House Democrats, meanwhile, are in hand-to-hand whip combat trying to woo votes, and they need the Senate’s assurance that they will act and pass a series of fixes. House Democratic leaders’ ideal solution would be to find enough votes in the Caucus for the Senate bill to offset as many as a dozen Members like Rep. Bart Stupak (D-Mich.), who vow to oppose it unless abortion language is tightened. Barring that, they will have to find room for an abortion fix either attached to the reconciliation bill or added to yet another bill that would face an uncertain future in the Senate. While reconciliation bills only need 51 votes to pass, anything can be added to them, including abortion language, if 60 Senators vote to dismiss a budget point of order. That’s theoretically possible if anti-abortion Republican Senators are willing to play ball, especially given that at that point the Senate health care bill would presumably already have been signed into law.

Other Democratic fence-sitters are also getting a full-court press.

Retiring Rep. Brian Baird (D-Wash.), a prime target, said on CNN’s “State of the Union” on Sunday that failing to pass a health care reform bill would be “a tragedy.” And while he would prefer a simpler bill, he doesn’t see that as a likely possibility.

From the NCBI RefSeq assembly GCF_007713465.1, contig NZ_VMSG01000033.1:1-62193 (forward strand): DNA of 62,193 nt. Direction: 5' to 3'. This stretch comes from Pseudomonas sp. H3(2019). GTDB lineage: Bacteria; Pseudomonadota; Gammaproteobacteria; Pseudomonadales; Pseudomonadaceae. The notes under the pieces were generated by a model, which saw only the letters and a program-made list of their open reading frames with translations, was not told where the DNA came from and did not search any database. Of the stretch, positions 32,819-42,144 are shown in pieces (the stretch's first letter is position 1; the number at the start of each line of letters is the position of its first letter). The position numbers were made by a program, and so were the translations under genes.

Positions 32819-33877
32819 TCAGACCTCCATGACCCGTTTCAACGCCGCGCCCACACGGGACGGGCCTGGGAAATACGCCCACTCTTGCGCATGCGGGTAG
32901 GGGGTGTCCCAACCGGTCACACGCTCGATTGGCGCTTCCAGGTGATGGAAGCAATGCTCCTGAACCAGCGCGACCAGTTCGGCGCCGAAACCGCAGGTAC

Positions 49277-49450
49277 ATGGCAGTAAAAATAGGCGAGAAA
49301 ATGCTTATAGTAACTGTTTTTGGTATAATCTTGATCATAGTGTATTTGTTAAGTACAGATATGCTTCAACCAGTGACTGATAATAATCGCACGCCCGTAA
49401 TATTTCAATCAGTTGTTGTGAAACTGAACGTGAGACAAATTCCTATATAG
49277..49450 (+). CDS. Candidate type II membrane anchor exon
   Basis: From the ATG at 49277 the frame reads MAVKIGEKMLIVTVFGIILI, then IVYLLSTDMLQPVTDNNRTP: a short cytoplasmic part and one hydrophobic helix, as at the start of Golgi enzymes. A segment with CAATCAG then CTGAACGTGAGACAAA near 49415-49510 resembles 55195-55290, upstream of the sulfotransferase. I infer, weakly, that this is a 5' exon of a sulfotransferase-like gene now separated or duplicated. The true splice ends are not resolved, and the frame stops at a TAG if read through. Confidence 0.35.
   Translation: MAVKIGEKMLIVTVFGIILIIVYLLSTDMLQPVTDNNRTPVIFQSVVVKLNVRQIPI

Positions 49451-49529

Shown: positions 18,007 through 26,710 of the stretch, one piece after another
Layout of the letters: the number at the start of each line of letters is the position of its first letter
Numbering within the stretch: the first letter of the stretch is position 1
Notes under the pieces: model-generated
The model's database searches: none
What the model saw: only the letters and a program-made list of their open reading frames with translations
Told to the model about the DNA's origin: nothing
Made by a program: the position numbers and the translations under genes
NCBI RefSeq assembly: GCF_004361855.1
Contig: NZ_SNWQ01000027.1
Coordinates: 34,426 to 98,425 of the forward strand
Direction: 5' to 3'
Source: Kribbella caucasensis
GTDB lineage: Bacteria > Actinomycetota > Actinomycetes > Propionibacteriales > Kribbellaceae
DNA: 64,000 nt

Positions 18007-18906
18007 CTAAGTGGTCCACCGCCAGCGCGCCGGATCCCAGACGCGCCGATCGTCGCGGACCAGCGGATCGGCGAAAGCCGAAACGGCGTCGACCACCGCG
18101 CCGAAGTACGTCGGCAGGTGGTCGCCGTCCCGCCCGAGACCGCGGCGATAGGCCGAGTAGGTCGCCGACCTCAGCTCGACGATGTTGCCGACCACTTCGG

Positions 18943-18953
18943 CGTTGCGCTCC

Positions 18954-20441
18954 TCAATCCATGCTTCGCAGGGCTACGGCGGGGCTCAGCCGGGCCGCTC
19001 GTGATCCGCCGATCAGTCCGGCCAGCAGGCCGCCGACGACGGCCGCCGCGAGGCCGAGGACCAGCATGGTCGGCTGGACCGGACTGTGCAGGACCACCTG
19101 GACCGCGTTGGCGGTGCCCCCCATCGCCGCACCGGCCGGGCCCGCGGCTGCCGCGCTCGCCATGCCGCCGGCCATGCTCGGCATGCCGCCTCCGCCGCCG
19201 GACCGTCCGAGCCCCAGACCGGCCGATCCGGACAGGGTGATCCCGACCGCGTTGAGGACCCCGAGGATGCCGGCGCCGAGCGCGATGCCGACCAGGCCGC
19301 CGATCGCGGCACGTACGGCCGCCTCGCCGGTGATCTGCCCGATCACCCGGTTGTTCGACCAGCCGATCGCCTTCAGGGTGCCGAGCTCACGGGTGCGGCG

“I don’t think this bill is what I would like to see us do if I could — if I ran the universe, as it were, but I don’t get to do that,” he said.

Meanwhile, nobody expects that passing a health care bill will fix the Democrats’ other election year problems. But Democrats facing energized tea party activists and an anti-incumbent wave are desperate to inject energy into their own dispirited base. And once they pass the overhaul, Democratic leaders hope the constant intraparty fighting over the public insurance option, the high-cost insurance tax, abortion language and a dozen other issues will fade.

“The hope is that the component parts are popular, so once we have one product and we are all selling the same thing and can talk about those parts instead of what we want to see changed or arguing among ourselves, that the view of people will change,” said a House Democratic leadership aide. “There is a lot of confusion about what the bill will and won’t do.”

Instead of Democrat vs. Democrat, leaders will be on friendlier territory: Democrat vs. Republican. And they’re convinced voters still don’t like the GOP and trust it less on health care than they do Democrats.

Republicans are trying to cast doubt on Senate Majority Leader Harry Reid’s (D-Nev.) commitment to passing a fixer bill as part of a broader effort to sow doubt among fence-sitting moderate House Democrats, who hold the keys to the outcome.